In modern chess, the bishop pair has been established as a positional advantage in the majority of cases. It’s very common nowadays to hear teachers tell their students ‘keep your bishops’ or ‘capture that bishop’. In today’s chess, the importance given to this element has increased to the point that in some of the most popular opening variations, the main goal has become gaining the bishop pair.
According to Wikipedia, chess strategy is concerned with the evaluation of chess positions and setting up goals and long-term plans for future play (Wikipedia the Free Encyclopedia). Most chess players understand perfectly well that choosing the right strategy against a stronger or a similar level opponent may decide the outcome of the game to their advantage. However, many chess players usually underestimate the importance of developing the right strategy against a weaker opponent. Only a computer program plays the same way against all the opponents. Humans, on the other hand, have the advantage of employing different strategies based on the opponent’s strengths and weaknesses to achieve the best possible results. Knowing what chess strategy to follow against opponents of different strengths is a key factor for success at chess.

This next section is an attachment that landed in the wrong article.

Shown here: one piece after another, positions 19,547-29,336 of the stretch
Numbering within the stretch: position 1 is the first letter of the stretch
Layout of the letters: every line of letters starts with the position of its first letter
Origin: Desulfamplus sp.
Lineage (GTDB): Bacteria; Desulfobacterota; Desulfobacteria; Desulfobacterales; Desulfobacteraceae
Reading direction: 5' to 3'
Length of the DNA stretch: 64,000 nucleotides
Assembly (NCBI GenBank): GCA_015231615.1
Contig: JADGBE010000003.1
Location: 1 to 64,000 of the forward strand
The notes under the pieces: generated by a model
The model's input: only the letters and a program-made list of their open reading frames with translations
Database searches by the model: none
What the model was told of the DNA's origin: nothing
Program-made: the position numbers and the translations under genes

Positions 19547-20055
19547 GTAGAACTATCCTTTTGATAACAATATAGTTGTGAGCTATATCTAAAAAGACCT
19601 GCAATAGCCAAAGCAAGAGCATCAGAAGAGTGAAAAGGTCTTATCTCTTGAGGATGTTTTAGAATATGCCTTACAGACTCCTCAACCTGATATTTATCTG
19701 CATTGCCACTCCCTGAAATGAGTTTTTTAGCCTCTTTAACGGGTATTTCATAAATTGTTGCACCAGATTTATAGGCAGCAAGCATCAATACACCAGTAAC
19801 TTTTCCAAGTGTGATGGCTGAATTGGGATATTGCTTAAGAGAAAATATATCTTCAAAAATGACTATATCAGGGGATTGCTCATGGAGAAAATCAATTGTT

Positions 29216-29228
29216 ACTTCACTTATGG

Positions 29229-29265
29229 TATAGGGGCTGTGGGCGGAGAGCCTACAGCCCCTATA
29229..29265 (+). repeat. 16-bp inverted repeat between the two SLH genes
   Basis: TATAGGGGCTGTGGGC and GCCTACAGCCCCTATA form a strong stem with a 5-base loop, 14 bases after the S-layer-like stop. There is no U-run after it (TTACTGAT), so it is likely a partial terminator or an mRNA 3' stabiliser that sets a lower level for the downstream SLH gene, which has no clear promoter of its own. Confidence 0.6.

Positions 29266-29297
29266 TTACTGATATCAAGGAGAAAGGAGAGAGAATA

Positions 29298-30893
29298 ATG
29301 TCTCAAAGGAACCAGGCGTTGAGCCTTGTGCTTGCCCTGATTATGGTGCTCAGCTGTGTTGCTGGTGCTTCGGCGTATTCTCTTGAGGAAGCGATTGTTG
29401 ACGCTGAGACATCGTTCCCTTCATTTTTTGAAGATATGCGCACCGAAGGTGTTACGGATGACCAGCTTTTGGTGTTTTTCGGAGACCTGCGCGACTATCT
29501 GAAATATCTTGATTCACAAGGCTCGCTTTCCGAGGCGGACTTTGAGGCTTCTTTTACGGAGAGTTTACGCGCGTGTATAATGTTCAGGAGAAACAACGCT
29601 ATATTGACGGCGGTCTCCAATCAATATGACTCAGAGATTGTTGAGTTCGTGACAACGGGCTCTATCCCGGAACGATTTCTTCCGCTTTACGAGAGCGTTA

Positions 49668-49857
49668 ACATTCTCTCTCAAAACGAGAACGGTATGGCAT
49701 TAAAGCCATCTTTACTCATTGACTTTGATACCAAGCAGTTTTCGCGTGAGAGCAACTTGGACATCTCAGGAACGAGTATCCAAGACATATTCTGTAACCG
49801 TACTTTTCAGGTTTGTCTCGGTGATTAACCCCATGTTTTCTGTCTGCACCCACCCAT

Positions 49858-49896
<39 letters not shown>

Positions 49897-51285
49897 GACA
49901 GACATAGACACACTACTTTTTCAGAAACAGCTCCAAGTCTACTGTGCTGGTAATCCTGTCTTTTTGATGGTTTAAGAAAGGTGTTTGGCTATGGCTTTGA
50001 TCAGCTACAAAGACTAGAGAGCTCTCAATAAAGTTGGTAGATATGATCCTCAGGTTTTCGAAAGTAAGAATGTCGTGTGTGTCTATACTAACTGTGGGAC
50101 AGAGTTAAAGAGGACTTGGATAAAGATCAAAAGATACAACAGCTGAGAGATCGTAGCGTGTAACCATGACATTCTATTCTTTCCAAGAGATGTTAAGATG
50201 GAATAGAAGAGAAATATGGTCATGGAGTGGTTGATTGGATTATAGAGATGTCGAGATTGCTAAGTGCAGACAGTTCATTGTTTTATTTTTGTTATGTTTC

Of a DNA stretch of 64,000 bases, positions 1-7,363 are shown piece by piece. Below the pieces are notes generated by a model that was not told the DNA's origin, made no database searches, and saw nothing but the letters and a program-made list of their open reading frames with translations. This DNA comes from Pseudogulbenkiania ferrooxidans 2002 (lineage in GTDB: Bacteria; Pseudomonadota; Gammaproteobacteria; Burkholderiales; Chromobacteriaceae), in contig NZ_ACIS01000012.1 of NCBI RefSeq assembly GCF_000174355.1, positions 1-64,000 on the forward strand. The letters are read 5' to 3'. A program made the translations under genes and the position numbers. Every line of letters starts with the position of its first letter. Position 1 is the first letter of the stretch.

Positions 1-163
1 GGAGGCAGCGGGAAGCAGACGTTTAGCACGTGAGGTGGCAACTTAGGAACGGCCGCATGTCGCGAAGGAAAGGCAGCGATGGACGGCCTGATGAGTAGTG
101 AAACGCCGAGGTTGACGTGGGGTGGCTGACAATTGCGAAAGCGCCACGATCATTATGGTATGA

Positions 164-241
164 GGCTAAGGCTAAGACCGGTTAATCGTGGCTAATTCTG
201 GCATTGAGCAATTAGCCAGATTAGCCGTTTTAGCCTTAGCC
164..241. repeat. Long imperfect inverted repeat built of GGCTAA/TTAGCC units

Everyone wants to learn about chess strategy. Players believe that if they learn more about this magic thing called “strategy” they’ll win every single game. But what chess strategy really is? Is it attack or defense, style of playing or evaluation of positions, set of rules, or tactics? No, my friend, I’m not trying to confuse you, just to show that chess strategy covers all of the above to some extent.
Wikipedia defines chess strategy as an evaluation of chess positions and setting up goals and long-term tactics for future play.